What to Know About Health Insurance & Divorce

About Brette Sember, JD | Divorce.com

By Brette Sember, JD Updated May 03, 2024


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There are a lot of changes and adjustments to make when you get a divorce. Health insurance may be one of them. Divorce and health insurance are intricately linked, and it is important to understand your divorce's impact on your health insurance.

Key Takeaways

  • Once you are divorced, you are no longer eligible to remain on your spouse's health insurance unless you elect to pay for COBRA coverage.
  • After divorce, you can obtain insurance from several other sources, such as your employer, the ACA Marketplace, or federal insurance programs like Medicare.
  • Negotiating which parent is responsible for maintaining health insurance for a minor child should be a key consideration in your divorce.

Understanding Your Current Health Insurance

To understand how your divorce may impact your health insurance, the first thing to do is to understand what health insurance plans you are covered by and your status on that plan.

Many couples share a health insurance plan, with one spouse as the policyholder and the other as a dependent on the policy.

  • Insurance through your employer: If your employer provides your health insurance, you are the primary policyholder. If the plan covers your spouse or children, they are your dependents.
  • Insurance through your spouse's employer: If your spouse's employer provides your health insurance, your spouse is the policyholder, and you are a dependent, as are your children if you have any.
  • Marketplace policies: Whichever spouse obtains this insurance in their name is the policyholder.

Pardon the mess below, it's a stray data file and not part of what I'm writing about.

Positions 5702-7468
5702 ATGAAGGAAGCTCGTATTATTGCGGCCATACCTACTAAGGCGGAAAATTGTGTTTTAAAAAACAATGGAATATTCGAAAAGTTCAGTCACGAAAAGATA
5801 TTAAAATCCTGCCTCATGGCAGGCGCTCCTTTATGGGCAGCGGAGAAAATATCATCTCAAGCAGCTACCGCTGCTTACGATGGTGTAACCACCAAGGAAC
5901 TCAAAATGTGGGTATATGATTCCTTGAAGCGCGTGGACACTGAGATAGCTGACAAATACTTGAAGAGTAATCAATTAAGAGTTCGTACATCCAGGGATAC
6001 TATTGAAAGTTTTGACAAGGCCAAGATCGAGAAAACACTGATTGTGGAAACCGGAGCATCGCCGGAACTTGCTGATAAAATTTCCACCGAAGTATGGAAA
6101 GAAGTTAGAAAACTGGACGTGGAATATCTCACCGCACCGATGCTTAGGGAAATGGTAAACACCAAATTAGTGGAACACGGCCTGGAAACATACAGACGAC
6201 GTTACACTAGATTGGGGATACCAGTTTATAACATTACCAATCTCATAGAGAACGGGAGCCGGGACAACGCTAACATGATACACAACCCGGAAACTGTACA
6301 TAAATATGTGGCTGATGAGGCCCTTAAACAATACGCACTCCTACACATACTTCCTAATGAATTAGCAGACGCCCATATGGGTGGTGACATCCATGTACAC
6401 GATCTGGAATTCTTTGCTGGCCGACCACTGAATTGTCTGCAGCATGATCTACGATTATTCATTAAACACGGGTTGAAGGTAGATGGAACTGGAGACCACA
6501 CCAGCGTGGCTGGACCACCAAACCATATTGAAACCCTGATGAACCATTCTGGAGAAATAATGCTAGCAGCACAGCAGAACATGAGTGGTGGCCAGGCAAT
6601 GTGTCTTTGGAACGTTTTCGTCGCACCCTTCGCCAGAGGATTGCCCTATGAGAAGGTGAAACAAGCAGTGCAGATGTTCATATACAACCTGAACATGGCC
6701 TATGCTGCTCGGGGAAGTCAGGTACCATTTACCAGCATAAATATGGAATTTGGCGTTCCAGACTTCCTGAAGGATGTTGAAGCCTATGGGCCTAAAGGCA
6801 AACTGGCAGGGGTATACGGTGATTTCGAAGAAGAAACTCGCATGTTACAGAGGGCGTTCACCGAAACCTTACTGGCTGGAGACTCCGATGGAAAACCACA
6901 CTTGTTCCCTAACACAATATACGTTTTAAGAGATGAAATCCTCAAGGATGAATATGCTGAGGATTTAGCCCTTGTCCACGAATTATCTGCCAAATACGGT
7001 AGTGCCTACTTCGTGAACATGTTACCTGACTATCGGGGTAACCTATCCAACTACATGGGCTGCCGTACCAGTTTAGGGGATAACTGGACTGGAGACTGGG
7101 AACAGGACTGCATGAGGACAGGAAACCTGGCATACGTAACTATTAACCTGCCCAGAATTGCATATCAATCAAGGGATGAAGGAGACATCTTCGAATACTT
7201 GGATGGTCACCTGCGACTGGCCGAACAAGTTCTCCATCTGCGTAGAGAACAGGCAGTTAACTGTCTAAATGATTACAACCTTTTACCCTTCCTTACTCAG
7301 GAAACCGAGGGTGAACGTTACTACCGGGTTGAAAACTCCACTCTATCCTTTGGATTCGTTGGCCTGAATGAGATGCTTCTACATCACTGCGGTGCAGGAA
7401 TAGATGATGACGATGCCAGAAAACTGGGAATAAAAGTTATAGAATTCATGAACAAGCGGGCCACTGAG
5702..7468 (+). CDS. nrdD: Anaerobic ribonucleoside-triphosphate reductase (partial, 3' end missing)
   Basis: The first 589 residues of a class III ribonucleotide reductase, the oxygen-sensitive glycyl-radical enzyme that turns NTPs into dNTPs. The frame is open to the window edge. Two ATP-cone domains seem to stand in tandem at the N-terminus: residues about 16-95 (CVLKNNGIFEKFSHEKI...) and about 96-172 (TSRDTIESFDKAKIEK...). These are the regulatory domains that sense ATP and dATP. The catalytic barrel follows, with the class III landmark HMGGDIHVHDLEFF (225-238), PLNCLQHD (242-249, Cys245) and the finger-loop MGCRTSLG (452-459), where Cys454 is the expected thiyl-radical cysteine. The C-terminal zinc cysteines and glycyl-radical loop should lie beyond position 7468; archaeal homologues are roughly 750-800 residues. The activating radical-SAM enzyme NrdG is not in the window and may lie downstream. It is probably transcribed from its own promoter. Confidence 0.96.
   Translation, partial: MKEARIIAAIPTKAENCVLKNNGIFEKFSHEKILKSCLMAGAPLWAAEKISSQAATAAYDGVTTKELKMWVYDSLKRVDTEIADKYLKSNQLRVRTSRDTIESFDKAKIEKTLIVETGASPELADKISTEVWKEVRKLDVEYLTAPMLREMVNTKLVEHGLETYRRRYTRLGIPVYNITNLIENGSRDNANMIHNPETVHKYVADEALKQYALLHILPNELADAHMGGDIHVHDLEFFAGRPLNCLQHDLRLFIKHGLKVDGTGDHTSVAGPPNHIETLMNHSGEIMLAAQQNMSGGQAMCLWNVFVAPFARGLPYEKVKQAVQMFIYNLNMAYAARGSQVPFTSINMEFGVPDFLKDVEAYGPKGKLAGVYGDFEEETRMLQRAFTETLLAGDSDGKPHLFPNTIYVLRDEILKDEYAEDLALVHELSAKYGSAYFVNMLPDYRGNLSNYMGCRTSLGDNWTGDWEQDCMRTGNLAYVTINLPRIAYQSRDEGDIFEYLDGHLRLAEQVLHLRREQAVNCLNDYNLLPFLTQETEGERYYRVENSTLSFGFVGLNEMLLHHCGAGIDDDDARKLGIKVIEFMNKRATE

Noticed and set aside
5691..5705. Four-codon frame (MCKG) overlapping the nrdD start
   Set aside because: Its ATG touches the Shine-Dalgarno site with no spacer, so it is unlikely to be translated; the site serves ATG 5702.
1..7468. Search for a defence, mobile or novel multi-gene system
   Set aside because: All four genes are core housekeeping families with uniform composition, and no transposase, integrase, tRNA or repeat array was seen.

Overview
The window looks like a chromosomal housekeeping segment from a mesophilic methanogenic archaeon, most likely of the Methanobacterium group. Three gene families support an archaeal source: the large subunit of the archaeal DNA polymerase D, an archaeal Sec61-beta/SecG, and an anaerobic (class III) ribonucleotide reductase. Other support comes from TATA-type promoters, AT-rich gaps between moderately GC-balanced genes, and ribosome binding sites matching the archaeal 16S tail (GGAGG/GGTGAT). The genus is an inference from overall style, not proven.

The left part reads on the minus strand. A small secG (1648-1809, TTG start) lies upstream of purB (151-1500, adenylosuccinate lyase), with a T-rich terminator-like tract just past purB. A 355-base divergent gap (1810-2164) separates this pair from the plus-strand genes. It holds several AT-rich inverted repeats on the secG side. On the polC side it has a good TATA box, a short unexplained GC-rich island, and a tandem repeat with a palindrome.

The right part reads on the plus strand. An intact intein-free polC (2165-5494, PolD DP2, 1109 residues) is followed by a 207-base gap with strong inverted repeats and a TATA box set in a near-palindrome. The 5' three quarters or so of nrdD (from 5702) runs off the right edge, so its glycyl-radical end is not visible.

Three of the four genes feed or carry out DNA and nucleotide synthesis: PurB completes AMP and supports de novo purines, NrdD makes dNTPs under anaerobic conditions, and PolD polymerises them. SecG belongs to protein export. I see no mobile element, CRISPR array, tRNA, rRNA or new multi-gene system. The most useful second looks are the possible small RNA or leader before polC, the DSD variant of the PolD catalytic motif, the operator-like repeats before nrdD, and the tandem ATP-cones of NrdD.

• Medicare/Medicaid: These policies are individual and are not impacted by divorce.
  • CHIP: Children's Health Insurance Program (CHIP) is insurance for qualifying children and is not impacted by divorce.

Locate your current health insurance card and understand which company provides coverage, who the policyholder is, and what plan you have.

What Happens to Health Insurance During a Divorce

Health insurance policies may provide coverage for family members, such as a spouse and children. If you get a divorce, you and your ex are no longer spouses, and the dependent spouse cannot continue on the family policy.

Once the divorce is final (or the couple legally separates), the dependent spouse can no longer be covered by the policy. This is due to the terms of the policy itself and not to the laws surrounding the divorce.

In many states, once a divorce is filed, the court issues automatic temporary orders that prevent either spouse from making changes to any insurance (canceling or modifying it) during the divorce process.

Reporting Divorce to Your Health Insurer

If you or your spouse have a group health insurance plan that covers the other spouse, the primary insurance holder must report a divorce or legal separation to the insurer, usually within 30 days of the entry of the judgment or order.